Horn Dogs: watch out, the Budos Band's trumpets might bite you

The snarling interlocked horns of The Budos Band are unbelievably nasty, dizzyingly wonderful, and sometimes totally disruptive, in that it's hard to figure out this group until you properly decode them. After starting as a younger, wilder version Staten Island analogue to Antibalas, they linked up in the mid-2000s with the leading Luddites at retro soul and funk label Daptone Records and promptly started filling old-school analog tape tracks with megaton melodies that launched them away from their Afrobeat roots. Baritone sax player Jared Tankel got to watch everything from the inside.

The Hook: Your horn arrangements in particular seem really aggressive, and I know you attribute a lot of that to Black Sabbath. What other metal bands are good for inspiring horn charts?

Jared Tankel: There's Iron Maiden, Slayer to a certain extent, older Metallica. We all went and saw a Pentagram show somewhere recently– old doom metal guys.

The Hook: Would it be overly simplistic to say that it's a matter of mapping guitar riffs in the metal bands to horn riffs in your band?

Jared Tankel: I think our guitar and bass arrangements have become more and more riff-oriented as well. And certainly the [horn] lines themselves are more funk or soul influenced, but they're also more riff-oriented than they used to be.

The Hook: Are people ever surprised to find white guys in the band?

Jared Tankel: Maybe initially, but if our sound is developing in such a way that it's not as easy to point to it as being straight-up African music, then it makes it a little less surprising, you know? When people ask, "What kind of music is it," our best guess at this point is "modern American instrumental music," which doesn't really say anything. Or "Afro-rock."

The Hook: Those terms seem almost opposite, in that one starts with "American" and the other with "Afro."

Jared Tankel: There's a lot of baggage with that. We've gotten a lot of questions about being white nostalgists for African music that we don't really know. I don't know if there's a right answer other than to bring it back to the "American" outlook. American music is composed of all this other stuff, right?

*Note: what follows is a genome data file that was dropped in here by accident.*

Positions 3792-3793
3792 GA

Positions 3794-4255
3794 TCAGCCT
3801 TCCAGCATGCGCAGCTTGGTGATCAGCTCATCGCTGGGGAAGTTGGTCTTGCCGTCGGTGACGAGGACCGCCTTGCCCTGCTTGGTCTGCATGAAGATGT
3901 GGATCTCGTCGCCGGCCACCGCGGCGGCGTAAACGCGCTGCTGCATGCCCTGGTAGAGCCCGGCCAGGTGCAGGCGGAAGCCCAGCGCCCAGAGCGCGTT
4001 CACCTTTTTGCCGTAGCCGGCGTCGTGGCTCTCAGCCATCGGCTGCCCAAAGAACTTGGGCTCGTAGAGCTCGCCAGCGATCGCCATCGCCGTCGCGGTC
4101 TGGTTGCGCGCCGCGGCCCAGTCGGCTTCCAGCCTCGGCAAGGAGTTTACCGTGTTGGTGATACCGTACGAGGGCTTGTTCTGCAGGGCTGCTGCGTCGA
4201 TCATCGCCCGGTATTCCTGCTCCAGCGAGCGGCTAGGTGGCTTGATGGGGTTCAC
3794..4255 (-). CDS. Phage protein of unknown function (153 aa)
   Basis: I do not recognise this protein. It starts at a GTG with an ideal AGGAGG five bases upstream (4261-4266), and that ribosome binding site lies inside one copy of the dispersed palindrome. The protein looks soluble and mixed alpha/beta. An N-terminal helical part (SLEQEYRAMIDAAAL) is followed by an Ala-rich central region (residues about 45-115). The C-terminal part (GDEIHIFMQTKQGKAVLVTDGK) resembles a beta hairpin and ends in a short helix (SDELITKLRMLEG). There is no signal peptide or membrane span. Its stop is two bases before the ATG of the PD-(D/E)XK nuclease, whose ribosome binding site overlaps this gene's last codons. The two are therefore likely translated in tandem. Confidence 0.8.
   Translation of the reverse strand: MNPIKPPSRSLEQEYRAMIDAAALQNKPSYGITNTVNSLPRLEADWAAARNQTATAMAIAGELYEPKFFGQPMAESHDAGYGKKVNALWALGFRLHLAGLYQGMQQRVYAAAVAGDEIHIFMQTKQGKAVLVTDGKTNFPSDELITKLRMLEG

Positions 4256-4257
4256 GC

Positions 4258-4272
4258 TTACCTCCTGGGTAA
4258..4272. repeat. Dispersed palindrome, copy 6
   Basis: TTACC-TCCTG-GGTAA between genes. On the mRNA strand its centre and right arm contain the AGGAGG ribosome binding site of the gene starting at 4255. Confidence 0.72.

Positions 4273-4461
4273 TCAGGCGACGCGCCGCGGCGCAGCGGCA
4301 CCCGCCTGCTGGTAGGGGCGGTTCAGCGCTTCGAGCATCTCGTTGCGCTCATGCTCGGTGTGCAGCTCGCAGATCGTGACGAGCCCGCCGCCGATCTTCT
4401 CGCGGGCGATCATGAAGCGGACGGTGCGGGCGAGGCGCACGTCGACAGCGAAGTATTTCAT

The Hook: Vampire Weekend has also been tremendously successful at presenting African influences to mainstream rock audiences. What do you think that means for your band?

Jared Tankel: There seems to be a lot more pronounced [African] influence in rock bands these days. And I'm not totally surprised by it, I think it's cool and I think it's interesting for indie rock to be incorporating more of those elements.

The Hook: Do you ever worry about it becoming a fad, like what happened with ska in the late 90's?

Jared Tankel: There's a concern that it becomes too derivative and watered down. But at the same time, if I were to say that I was worried about African music becoming watered down by rock acts, I'm almost being a hypocrite.
The Budos Band performs at The Southern on Saturday 2/19. Tickets cost $12 in advance or $15 at the door, and the show starts at 8pm.

Want a free pair of tickets? Post a link in the comments below to a YouTube video or whatever else of your favorite horn riff, and we'll pick a winner by Friday morning. (Be sure to use your real email address so we know how to contact you.)

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Music kicks up at 0:40.

Enjoy the show, Pedro.